Ruby’s BBQ, an Austin dining institution, will close near the end of February, according to an employee there. The restaurant, once a regular haunt for musicians like Albert Collins and Maceo Parker who played at neighboring Antone’s, celebrated its 29th birthday in November.
Pat Mares and her late husband, Luke Zimmerman, opened the restaurant at 512 W. 29th St. in 1988. The employee says the restaurant will close sometime in late February. Mares tels the Austin Chronicle that the Ruby’s space will become a new restaurant under new owners
“I just can’t say enough nice things about Pat Mares and Ruby’s. They moved into the neighborhood and had all this great food and would stay open into the evening,” Susan Antone told the Statesman in 2013. “We had some really great times … I can’t think of too many places where I’ve had such good food and so much fun at the same time.”
Ruby’s was known for its brick pits and quality brisket, and native Nebraskan Mares took great pride in her product. Soon after opening the restaurant, she formed a relationship with deli manager Quincy Adams Erickson at Wheatsville Co-Op. Ruby’s originally purchased their all-natural, grain-fed, steroid-free Texas beef from the nearby grocer and have continued to serve the same quality beef from different providers over the past 29 years.
“Serving all-natural brisket is a commitment, not a trend,” Mares said in 2013.
The restaurant takes its name from a barbecue joint in Sidney Lumet’s 1960 movie “The Fugitive Kind,” starring Marlon Brando and Joanne Woodward. But that never kept customers new and old from referring to affable redhead Mares as Ruby.
“Some people even say, ‘I know it’s not your name, but I’m gonna call you Ruby,’” Mares said. “I laugh because I said I didn’t want to call it Pat’s, and now I’ve become Ruby.”
Are you ready for some football? And maybe some beer and queso? There might not be a Texas team in the Super Bowl, but football fans will still be celebrating in Austin-area bars and restaurants. Plenty of spots will be packed and serving their regular menus; here are a few that will be running specials for dine-in customers or for carryout on Super Bowl Sunday.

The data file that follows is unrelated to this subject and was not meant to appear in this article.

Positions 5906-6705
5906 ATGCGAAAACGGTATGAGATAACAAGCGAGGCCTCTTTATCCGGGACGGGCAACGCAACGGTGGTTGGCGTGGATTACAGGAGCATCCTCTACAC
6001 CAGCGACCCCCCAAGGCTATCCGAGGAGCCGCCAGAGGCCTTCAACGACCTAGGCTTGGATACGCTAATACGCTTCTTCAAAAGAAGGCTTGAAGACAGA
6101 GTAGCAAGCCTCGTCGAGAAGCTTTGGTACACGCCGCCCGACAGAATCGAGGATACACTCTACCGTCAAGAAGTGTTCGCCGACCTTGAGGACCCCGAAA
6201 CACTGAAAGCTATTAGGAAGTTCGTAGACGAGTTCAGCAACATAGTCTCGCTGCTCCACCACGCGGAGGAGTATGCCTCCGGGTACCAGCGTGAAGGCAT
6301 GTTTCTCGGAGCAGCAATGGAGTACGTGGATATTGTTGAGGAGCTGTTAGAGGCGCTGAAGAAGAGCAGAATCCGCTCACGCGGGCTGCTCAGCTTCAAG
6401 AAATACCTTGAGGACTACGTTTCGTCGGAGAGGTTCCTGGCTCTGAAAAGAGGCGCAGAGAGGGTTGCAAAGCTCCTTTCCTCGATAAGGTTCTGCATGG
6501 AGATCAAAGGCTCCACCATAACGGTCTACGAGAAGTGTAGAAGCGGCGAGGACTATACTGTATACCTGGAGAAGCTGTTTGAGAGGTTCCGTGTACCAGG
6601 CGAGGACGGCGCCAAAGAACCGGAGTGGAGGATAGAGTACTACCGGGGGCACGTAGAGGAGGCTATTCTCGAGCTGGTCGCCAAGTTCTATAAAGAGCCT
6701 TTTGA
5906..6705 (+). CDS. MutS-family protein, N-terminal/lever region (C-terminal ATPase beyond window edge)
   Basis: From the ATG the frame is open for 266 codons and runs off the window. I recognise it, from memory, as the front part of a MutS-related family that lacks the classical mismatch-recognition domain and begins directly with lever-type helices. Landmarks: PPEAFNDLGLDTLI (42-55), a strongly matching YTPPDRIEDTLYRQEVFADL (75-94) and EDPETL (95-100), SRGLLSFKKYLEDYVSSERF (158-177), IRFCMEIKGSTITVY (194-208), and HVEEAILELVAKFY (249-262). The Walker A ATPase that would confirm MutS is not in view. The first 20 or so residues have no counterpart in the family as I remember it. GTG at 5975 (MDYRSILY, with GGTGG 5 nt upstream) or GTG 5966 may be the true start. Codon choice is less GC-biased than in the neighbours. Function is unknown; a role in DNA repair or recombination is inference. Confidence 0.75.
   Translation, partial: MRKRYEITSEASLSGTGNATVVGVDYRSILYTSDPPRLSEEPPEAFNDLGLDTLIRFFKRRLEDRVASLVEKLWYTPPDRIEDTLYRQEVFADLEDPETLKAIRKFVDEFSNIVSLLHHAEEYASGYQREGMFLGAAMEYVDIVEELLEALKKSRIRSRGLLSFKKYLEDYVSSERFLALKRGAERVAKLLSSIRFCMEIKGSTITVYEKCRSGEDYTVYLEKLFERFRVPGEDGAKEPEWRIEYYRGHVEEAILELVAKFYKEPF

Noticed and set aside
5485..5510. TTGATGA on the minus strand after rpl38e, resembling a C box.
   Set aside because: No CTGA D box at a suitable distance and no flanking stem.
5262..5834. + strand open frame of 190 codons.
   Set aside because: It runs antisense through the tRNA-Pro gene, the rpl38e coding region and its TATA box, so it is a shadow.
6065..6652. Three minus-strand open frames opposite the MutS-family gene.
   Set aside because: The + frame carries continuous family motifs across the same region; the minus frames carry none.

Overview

Austin Taco Project. 500 E. Fourth St. 512-682-2739, austintacoproject.com. The Tex-Mex spot at the downtown Hilton will serve $4 draft beers, 75-cent Buffalo wings and offer a free chips and salsa bar with purchase of a beverage.
Backyard at Waller Creek. 701 E. 11th St. 512-478-1111, backyardbaraustin.com. The bar and grill at the Sheraton near the Capitol will feature a special menu that includes boneless wings, pulled pork sliders, nachos and more.
Barley Swine. 6555 Burnet Road #400. 512-394-8150, barleyswine.com. One of Austin’s best restaurants gets in the spirit with a Super Bowl to-go package that includes smoked pork belly, beer can chicken, beef barbacoa, sides and the typical barbecue accoutrements. Price is $25 per person with a minimum order of six people. Guests must call the restaurant and pre-pay for the Super Bowl and pick up between 3 and 5 p.m Sunday.
Central Standard. 1603 S. Congress Ave. 512-942-0823, centralstandardaustin.com. The swanky American bar and grill at the South Congress Hotel will have the game on at the bar and on the patio and be serving large-format cocktails and bar food for 50 percent off.
Cover 3. 2700 W. Anderson Lane. 512-374-1121; 1717 W. Sixth St. 512-982-1550; 2800 N. Interstate 35. 512-693-2393; cover-3.com. The upmarket sports bar is selling to-go spreads that include queso, nachos, chicken wings, pie and more. There is a $300 minimum, and orders, which require 24 hours advance notice, must be placed by 2:30 p.m. Saturday.
Fresa’s. 1703 S. First St. 512-992-2946, fresaschicken.com. The family-friendly Mexican restaurant’s Super Bowl party starts at 3 p.m. There will be a 115-inch LED hi-def video wall showing the game outside and several TVs inside. Beer, wine and margaritas will be sold at happy hour prices, and there will be free endless queso, along with Super Bowl snacks like grilled wings for sale. Reservations are highly encouraged and can be made by emailing email@example.com.